- Research article
- Open Access
- Open Peer Review
Identification of the collagen type 1 alpha 1 gene (COL1A1) as a candidate survival-related factor associated with hepatocellular carcinoma
BMC Cancer volume 14, Article number: 108 (2014)
Hepatocellular carcinoma (HCC) is one of the major causes of cancer-related death especially among Asian and African populations. It is urgent that we identify carcinogenesis-related genes to establish an innovative treatment strategy for this disease.
Triple-combination array analysis was performed using one pair each of HCC and noncancerous liver samples from a 68-year-old woman. This analysis consists of expression array, single nucleotide polymorphism array and methylation array. The gene encoding collagen type 1 alpha 1 (COL1A1) was identified and verified using HCC cell lines and 48 tissues from patients with primary HCC.
Expression array revealed that COL1A1 gene expression was markedly decreased in tumor tissues (log2 ratio –1.1). The single nucleotide polymorphism array showed no chromosomal deletion in the locus of COL1A1. Importantly, the methylation value in the tumor tissue was higher (0.557) than that of the adjacent liver tissue (0.008). We verified that expression of this gene was suppressed by promoter methylation. Reactivation of COL1A1 expression by 5-aza-2′-deoxycytidine treatment was seen in HCC cell lines, and sequence analysis identified methylated CpG sites in the COL1A1 promoter region. Among 48 pairs of surgical specimens, 13 (27.1%) showed decreased COL1A1 mRNA expression in tumor sites. Among these 13 cases, 10 had promoter methylation at the tumor site. The log-rank test indicated that mRNA down-regulated tumors were significantly correlated with a poor overall survival rate (P = 0.013).
Triple-combination array analysis successfully identified COL1A1 as a candidate survival-related gene in HCCs. Epigenetic down-regulation of COL1A1 mRNA expression might have a role as a prognostic biomarker of HCC.
Liver cancer is the fifth most common cancer in men and the seventh in women . Each year, hepatocellular carcinoma (HCC) is diagnosed in more than half a million people worldwide . Liver resection is the treatment of choice for HCC. However, recurrence is observed in 77–100% of the patients within 5 years of the surgery . The 5-year survival rate remains poor, at around 50% , indicating that intensive postoperative management is required. In general, we have some options for postoperative treatment, including local radiofrequency ablation (RFA), transarterial chemoembolization (TAE), radioembolization, and molecular targeted therapy. Establishment of more precise prognostic determinants using molecular biology techniques is warranted to make the best use of these options. In the current study, surgical samples and matched clinical data were used to identify a prognostic marker, focusing on the genomic alterations of hepatic carcinogenesis.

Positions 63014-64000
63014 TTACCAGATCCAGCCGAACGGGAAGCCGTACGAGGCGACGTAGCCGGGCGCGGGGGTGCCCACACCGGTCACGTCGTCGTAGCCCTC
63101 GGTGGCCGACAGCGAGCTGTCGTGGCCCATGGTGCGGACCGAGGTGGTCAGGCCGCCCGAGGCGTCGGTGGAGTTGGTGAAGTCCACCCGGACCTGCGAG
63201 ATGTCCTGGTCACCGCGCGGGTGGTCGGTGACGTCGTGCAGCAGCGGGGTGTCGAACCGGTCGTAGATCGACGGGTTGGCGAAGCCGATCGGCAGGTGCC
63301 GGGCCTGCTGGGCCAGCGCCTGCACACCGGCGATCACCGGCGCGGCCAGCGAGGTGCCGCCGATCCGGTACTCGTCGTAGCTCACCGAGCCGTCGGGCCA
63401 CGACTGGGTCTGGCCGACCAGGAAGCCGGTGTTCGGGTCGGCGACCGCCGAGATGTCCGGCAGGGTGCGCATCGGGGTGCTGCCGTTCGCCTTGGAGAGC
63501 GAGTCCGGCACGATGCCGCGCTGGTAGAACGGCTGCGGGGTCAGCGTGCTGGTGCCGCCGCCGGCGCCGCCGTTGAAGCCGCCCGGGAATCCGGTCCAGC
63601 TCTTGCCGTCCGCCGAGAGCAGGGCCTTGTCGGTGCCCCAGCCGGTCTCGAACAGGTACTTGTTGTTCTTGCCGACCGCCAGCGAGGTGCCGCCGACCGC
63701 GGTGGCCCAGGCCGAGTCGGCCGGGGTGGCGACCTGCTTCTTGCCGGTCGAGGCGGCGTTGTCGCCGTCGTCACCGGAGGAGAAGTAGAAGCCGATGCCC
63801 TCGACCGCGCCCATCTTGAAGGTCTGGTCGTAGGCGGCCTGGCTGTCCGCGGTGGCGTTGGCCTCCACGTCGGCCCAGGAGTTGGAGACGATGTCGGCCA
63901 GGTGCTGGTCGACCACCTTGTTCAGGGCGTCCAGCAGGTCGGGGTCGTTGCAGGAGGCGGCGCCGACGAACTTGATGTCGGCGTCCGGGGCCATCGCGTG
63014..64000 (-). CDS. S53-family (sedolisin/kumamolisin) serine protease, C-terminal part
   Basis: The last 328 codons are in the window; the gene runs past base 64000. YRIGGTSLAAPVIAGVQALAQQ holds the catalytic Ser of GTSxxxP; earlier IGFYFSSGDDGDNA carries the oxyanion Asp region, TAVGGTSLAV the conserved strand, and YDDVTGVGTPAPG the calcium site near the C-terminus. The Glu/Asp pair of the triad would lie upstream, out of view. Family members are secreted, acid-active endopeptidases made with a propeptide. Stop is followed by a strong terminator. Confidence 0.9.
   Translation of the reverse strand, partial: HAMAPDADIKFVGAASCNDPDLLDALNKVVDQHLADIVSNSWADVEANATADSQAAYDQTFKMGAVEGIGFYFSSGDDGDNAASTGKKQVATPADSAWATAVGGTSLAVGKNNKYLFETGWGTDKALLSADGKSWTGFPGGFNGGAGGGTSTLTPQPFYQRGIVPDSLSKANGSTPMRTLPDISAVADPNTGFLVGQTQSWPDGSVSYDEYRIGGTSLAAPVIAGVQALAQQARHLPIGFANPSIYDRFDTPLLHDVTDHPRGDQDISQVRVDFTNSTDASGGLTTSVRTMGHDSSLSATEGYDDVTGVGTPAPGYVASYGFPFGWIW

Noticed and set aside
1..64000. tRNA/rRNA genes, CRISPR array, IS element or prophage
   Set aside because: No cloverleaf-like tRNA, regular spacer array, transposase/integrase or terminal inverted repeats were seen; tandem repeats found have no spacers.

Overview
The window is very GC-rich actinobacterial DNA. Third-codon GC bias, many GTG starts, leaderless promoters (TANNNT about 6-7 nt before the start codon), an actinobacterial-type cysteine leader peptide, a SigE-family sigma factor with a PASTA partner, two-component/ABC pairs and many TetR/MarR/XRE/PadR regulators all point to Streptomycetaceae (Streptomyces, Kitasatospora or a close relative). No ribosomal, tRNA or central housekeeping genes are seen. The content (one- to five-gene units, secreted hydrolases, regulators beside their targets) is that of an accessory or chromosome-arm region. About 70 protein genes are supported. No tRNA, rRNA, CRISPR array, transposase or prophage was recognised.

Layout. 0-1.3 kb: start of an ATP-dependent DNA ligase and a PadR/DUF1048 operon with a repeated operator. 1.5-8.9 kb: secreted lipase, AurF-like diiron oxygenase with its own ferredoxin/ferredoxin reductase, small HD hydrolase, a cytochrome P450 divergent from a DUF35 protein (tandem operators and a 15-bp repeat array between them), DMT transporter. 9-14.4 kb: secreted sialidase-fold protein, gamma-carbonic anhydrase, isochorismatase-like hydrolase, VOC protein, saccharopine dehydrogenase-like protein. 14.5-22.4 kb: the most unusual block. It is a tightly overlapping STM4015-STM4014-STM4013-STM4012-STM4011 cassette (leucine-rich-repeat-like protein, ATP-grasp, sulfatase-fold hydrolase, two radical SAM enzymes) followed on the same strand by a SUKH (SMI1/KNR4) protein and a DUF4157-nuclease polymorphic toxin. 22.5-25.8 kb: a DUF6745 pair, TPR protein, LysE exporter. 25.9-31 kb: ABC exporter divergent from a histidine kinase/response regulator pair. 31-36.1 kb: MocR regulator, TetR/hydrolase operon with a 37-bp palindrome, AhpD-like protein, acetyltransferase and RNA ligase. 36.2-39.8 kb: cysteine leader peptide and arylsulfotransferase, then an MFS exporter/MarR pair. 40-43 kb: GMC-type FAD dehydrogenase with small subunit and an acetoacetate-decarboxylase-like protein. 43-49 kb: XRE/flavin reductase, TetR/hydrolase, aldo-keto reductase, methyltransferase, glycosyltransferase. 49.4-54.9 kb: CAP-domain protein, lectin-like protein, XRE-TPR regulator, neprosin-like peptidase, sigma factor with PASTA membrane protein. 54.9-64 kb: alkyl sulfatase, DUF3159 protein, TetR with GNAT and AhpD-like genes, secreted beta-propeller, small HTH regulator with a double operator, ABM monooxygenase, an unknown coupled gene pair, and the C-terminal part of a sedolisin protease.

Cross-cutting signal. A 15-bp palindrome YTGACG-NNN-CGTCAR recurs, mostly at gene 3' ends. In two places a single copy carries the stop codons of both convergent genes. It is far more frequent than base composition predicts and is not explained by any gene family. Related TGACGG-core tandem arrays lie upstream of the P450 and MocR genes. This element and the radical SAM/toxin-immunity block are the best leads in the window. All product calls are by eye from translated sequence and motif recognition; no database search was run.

We combined gene expression array analysis and single nucleotide polymorphism (SNP) array analysis to gain whole genome information. The gene expression profile provides a snapshot of the transcriptional state of noncancerous and tumor tissues. SNP array is a useful tool for surveying the loss of heterozygosity (LOH), a prominent characteristic of many human cancers. We combined the use of these two arrays in one representative surgical sample and found several tumor-specific gene alterations [5–10] (Table 1).
HCC is known as one of the human cancer types in which methylated promoter CpG islands are frequently found . We therefore added methylation array results of the same HCC samples to complete the triple-combination array method, which is designed to search for epigenetic alterations more efficiently. This method has already succeeded in identifying potentially useful candidate prognostic markers [12–15] (Table 1). The aim of this study was to identify further hitherto unknown tumor-related and survival predictive genes in HCCs using data from the same arrays.
In this study, we decided to use the collagen type 1 α1 (COL1A1) gene as a tumor-related gene from the results of the triple-combination arrays. This human gene encodes the α1 chain of type I collagen, the major extracellular matrix (ECM) component of skin and bone. More than 90% of patients with osteogenesis imperfecta have abnormalities in COL1A1 or COL1A2. Type I collagen has also been reported to be one of the components of hepatic fibrosis . Because no study had revealed the correlation of COL1A1 with HCC, we aimed to evaluate the relevance of COL1A1 expression in HCC samples.
In 2007, partial hepatectomy was performed in a 68-year-old woman (hereafter referred to as the “study patient”) who was found to have a 3-cm HCC derived from chronic hepatitis C. Specimens were immediately excised from both the tumor tissue and the adjacent noncancerous liver tissue.